"That's all very well," he remarked. "I don't say that I wouldn't do the same. But I'm only explaining the police position, and showing you the danger likely to arise from it. The police theory is this, as far as I can make it out: Ransford, years ago, did Braden a wrong, and Braden certainly swore revenge when he could find him. Circumstances prevented Braden from seeking him closely for some time; at last they met here, by accident. Here the police aren't decided. One theory is that there was an altercation, blows, a struggle, in the course of which Braden met his death; the other is that Ransford deliberately took Braden up into the gallery and flung him through that open doorway--"
"That," observed Mary, with something very like a sneer, "seems so likely that I should think it would never occur to anybody but the sort of people you're telling me of! No man of any real sense would believe it for a minute!"
"Some people of plain common sense do believe it for all that!" retorted Bryce. "For it's quite possible. But as I say, I'm only repeating. And of course, the rest of it follows on that. The police theory is that Collishaw witnessed Braden's death at Ransford's hands, that Ransford got to know that Collishaw knew of that, and that he therefore quietly removed Collishaw. And it is on all that that they're going, and will go. Don't ask me if I think they're right or wrong! I'm only telling you what I know so as to show you what danger Ransford is in."
Mary made no immediate answer, and Bryce sat watching her. Somehow--he was at a loss to explain it to himself--things were not going as he had expected. He had confidently believed that the girl would be frightened, scared, upset, ready to do anything that he asked or suggested. But she was plainly not frightened. And the fingers which busied themselves with the fancy-work had become steady again, and her voice had been steady all along.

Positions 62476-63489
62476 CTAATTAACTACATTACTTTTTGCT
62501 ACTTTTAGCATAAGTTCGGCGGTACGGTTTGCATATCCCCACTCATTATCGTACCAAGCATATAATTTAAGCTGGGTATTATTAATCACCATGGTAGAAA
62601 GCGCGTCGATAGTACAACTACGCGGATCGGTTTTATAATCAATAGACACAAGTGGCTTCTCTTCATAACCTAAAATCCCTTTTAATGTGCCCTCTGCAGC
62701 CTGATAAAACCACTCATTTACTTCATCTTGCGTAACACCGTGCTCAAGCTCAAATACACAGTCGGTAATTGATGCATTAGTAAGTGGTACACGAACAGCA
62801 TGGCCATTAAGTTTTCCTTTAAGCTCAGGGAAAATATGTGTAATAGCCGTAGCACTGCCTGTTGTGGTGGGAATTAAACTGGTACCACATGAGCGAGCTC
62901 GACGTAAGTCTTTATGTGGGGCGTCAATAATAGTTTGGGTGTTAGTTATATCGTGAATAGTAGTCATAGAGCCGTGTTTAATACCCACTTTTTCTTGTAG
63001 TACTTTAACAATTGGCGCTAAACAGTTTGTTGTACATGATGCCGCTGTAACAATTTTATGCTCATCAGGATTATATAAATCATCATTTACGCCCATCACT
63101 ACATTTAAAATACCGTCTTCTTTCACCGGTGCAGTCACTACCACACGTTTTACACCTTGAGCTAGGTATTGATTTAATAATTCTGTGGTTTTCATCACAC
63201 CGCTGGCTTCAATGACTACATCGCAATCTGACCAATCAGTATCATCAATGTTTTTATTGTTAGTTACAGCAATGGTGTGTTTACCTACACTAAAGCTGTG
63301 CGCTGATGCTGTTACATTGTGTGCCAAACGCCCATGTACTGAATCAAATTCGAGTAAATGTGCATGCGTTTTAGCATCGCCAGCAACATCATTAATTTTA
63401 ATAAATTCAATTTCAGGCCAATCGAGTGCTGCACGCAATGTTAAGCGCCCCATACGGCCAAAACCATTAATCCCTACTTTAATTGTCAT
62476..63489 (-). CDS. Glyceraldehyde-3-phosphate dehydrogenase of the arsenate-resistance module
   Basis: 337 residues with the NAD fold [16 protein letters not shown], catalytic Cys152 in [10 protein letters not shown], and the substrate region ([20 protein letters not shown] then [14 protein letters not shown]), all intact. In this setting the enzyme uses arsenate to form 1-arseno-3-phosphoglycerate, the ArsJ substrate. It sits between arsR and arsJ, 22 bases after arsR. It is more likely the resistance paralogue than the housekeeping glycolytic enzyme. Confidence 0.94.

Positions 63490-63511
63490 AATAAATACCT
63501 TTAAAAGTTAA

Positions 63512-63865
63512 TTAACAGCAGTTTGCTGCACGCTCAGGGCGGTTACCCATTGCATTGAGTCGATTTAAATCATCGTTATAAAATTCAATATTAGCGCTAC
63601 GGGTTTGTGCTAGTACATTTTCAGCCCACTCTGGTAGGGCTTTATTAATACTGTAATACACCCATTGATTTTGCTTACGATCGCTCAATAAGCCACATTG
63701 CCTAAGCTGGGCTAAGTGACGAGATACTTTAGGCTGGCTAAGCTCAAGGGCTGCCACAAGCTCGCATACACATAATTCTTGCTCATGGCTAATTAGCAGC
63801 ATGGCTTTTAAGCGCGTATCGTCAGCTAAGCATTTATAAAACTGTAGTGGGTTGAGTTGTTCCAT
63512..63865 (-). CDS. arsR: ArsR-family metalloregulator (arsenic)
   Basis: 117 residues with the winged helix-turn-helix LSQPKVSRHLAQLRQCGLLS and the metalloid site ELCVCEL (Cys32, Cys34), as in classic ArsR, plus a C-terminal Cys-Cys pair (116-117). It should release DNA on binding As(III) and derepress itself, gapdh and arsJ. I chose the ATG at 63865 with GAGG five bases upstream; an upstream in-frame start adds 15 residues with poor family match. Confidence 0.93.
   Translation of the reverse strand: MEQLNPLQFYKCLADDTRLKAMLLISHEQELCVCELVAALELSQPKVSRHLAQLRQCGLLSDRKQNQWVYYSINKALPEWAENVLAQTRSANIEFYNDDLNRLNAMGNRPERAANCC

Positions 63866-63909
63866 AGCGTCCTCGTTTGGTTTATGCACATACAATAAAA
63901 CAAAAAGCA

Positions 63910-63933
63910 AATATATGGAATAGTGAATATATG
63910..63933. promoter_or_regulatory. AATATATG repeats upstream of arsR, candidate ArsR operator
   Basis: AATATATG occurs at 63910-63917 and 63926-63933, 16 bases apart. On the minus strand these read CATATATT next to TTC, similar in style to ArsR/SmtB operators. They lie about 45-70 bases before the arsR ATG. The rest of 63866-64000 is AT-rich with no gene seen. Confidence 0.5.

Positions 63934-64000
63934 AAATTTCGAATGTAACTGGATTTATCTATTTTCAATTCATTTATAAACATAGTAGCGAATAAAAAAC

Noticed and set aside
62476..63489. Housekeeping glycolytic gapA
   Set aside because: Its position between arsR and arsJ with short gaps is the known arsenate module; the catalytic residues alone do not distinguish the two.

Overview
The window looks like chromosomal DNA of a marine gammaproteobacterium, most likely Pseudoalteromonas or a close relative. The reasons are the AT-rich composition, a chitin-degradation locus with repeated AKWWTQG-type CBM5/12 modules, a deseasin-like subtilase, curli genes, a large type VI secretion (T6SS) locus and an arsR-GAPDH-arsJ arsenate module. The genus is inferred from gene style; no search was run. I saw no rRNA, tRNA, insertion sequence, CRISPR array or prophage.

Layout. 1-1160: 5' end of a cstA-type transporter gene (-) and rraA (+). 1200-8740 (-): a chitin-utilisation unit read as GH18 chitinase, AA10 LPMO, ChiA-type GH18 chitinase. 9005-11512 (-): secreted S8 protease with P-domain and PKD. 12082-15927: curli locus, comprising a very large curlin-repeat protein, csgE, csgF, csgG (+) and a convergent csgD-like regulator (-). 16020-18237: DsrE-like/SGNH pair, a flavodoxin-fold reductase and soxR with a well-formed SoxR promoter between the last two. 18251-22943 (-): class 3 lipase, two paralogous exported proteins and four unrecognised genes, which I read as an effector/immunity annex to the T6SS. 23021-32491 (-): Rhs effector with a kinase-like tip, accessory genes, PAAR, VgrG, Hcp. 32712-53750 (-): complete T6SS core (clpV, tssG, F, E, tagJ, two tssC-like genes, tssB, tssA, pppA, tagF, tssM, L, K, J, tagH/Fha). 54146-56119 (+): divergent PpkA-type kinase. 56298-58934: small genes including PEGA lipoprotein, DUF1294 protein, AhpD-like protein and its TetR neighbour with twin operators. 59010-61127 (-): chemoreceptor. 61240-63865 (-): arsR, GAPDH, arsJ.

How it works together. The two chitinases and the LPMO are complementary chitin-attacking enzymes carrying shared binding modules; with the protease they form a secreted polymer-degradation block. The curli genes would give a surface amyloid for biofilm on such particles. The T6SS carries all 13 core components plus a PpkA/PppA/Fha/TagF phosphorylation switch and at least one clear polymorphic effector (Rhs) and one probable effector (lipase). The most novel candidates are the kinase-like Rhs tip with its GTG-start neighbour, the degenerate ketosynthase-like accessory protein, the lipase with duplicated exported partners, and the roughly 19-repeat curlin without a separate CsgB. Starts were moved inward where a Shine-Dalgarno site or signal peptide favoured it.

"Pray," she asked suddenly, and with a little satirical inflection of voice which Brice was quick to notice, "pray, how is it that you--not a policeman, not a detective!--come to know so much of all this? Since when were you taken into the confidence of Mitchington and the mysterious person from London?"
"You know as well as I do that I have been dragged into the case against my wishes," answered Bryce almost sullenly. "I was fetched to Braden--I saw him die. It was I who found Collishaw--dead. Of course, I've been mixed up, whether I would or not, and I've had to see a good deal of the police, and naturally I've learnt things."
Mary suddenly turned on him with a flash of the eye which might have warned Bryce that he had signally failed in the main feature of his adventure.
"And what have you learnt that makes you come here and tell me all this?" she exclaimed. "Do you think I'm a simpleton, Dr. Bryce? You set out by saying that Dr. Ransford is in danger from the police, and that you know more--much more than the police! what does that mean? Shall I tell you? It means that you--you!--know that the police are wrong, and that if you like you can prove to them that they are wrong! Now, then isn't that so?"
"I am in possession of certain facts," began Bryce. "I--"
Mary stopped him with a look.
"My turn!" she said. "You're in possession of certain facts. Now isn't it the truth that the facts you are in possession of are proof enough to you that Dr. Ransford is as innocent as I am? It's no use your trying to deceive me! Isn't that so?"
"I could certainly turn the police off his track," admitted Bryce, who was growing highly uncomfortable. "I could divert--"
Mary gave him another look and dropping her needlework continued to watch him steadily.